Butterfly shift dress

Happy new year!

I’ve enjoyed the summaries and reflections from other bloggers but have left it too late to make a serious post about my sewing year. Expect to say (see I can’t help myself!):

  • Almost 40 garments sewn, and only two complete wadders (I think I have been playing it safe)
  • More fabric sewn than purchased (just as well, I was running out of room for storage)
  • I still love BurdaStyle (but I have bought some Vogues, Collette’s Macaron, some of Paco Peralta’s designs and some Style Arc patterns)
  • The sewing blogging world is marvelous. Thank you, thank you, thank you for letting me be a small part of it.

So, on to the last project from 2013:

Technical details

Pattern: BurdaStyle 02-2011-141

Size: 44-52; I made a 44 with no adjustments. I usually make a 42 in Burda grading out to a 44 at the hips but I wanted a dress with more ease than normal. I did the same, sizing-wise, last time I made this dress.

Fabric: Cotton woven, a sort of discontinuous brocade: the blue threads all end at the edges of the butterflies: they don’t extend all the way across the fabric. I’ve made a dress for Felicity out of this fabric.

I reinforced the neck and armscyes with strips of light weight iron-on interfacing and then faced with silk habatoi.

Changes I made:

I made the dress 5 cm shorter than Burda drafted it.

I didn’t add the band around the neck and I made the slit a little wider than Burda suggested, angling down to the point right at the very end

The slit is perhaps too soft and floppy. Not an interfaced facing and using very soft silk as the facing will do that to you! Beautiful on the skin though.

I am toying with adding eyelets and some blue cord. Since I’ve already worn it three times, I can’t be very serious about this idea…

I drafted an integrated neck and armscye facing, rather than using the separate pieces Burda suggested. I find the separate armscye facing on my first version of this dress tend to flip out. An integrated piece seems to stop this (I know, I know, so would hand sewing the facings down, but I didn’t want to handsew)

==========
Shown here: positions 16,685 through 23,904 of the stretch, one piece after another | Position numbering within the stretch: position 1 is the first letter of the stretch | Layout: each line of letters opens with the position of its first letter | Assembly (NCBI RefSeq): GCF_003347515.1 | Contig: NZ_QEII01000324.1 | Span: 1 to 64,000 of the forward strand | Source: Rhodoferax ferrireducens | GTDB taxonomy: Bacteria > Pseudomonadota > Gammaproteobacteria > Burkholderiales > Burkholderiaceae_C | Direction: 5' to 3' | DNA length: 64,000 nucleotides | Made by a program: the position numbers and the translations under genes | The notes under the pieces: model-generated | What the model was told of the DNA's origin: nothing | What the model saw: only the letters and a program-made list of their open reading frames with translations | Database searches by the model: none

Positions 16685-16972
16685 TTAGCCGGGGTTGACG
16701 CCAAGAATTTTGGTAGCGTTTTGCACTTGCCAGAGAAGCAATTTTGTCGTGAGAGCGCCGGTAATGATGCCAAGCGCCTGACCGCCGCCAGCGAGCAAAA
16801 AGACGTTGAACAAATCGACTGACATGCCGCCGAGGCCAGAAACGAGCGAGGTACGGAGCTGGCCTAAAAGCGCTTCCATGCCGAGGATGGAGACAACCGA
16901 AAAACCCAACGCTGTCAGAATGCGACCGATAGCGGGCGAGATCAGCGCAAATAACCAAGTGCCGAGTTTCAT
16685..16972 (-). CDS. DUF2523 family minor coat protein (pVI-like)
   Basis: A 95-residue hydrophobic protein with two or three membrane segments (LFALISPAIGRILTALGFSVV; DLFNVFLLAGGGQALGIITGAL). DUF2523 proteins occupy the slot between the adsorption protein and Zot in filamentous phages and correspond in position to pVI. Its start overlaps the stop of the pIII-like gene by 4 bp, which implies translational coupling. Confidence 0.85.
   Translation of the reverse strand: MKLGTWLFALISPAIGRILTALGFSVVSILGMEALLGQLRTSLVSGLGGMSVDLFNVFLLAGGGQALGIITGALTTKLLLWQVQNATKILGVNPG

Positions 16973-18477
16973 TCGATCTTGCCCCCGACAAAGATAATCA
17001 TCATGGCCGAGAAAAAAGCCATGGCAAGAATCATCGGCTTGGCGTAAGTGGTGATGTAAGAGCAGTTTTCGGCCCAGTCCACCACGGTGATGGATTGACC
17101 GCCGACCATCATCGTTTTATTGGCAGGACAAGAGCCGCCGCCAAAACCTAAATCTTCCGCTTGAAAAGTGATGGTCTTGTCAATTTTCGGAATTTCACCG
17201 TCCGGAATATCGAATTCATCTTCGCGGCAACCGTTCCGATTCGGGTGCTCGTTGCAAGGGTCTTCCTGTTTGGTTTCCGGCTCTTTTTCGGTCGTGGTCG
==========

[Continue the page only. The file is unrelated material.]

There are lots of good tutorials out there on drafting these facings, but one blog post that shows what I did (and has lots of info on other neckline variations too) is ikatbags.

This is a very comfortable dress. There is a little shaping though the back, but it is still delightfully loose through the waist.

The perfect hot summer day dress. Loose, light and made up in cool refreshing colours.


19 thoughts on “Butterfly shift dress

  1. With the temps being frigid in Chicago, it’s difficult to imagine hot summer temps at the moment, but your dress lets me dream. Such a lovely, breezy little dress.

  2. I LOVE this pattern of Burda’s, and am so pleased to see it sewn up. And in butterflies!!! What could be better? I like your blue lacing idea, but it looks great the way it is.

  3. Very pretty and summery. Love the fabric! I am very impressed by the fact you have sewn 40 garments and only had 2 wadders! That is quite a record! I need to get busy!

  4. Lovely for our hot weather, glad to see you also got a dress out of this. I love this fabric and wore my version (lined and 3/4 sleeves) last week before it got too hot… 40 garments, you have been busy…

    1. Your version sounds lovely. It is gorgeous fabric.
      Well I will really test out how this dress will stand up to the heat with today’s forecast of 46°C (115°F). I have a workshop to go to in McLaren Vale, about 45mins drive away, and although this is not my normal work uniform, it will be today!

  5. What a lovely butterfly print, it adds to the lightness of the fabric I think. And you’ve sewn more than you bought, wow, I think I will struggle with that one for the rest of my life. Here’s to another great year!

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